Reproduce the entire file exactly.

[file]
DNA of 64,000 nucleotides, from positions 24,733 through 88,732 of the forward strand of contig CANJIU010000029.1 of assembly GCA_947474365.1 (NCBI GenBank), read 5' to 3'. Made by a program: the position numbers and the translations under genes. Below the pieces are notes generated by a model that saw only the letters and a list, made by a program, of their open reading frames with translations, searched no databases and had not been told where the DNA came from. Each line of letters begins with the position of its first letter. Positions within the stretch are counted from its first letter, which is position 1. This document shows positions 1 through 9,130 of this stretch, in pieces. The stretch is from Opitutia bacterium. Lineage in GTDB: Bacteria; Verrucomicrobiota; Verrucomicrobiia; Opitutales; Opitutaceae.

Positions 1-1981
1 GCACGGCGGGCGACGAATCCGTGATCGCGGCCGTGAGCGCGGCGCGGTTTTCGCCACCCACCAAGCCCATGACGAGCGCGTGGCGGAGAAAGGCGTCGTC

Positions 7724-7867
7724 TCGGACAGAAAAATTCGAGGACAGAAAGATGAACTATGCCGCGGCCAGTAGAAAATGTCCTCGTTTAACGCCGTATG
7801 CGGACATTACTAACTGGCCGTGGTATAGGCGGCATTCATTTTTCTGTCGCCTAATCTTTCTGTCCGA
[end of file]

DNA of 64,000 nucleotides, from positions 24,733 through 88,732 of the forward strand of contig CANJIU010000029.1 of assembly GCA_947474365.1 (NCBI GenBank), read 5' to 3'. Made by a program: the position numbers and the translations under genes. Below the pieces are notes generated by a model that saw only the letters and a list, made by a program, of their open reading frames with translations, searched no databases and had not been told where the DNA came from. Each line of letters begins with the position of its first letter. Positions within the stretch are counted from its first letter, which is position 1. This document shows positions 1 through 9,130 of this stretch, in pieces. The stretch is from Opitutia bacterium. Lineage in GTDB: Bacteria; Verrucomicrobiota; Verrucomicrobiia; Opitutales; Opitutaceae.

Positions 1-1981
1 GCACGGCGGGCGACGAATCCGTGATCGCGGCCGTGAGCGCGGCGCGGTTTTCGCCACCCACCAAGCCCATGACGAGCGCGTGGCGGAGAAAGGCGTCGTC

Positions 7724-7867
7724 TCGGACAGAAAAATTCGAGGACAGAAAGATGAACTATGCCGCGGCCAGTAGAAAATGTCCTCGTTTAACGCCGTATG
7801 CGGACATTACTAACTGGCCGTGGTATAGGCGGCATTCATTTTTCTGTCGCCTAATCTTTCTGTCCGA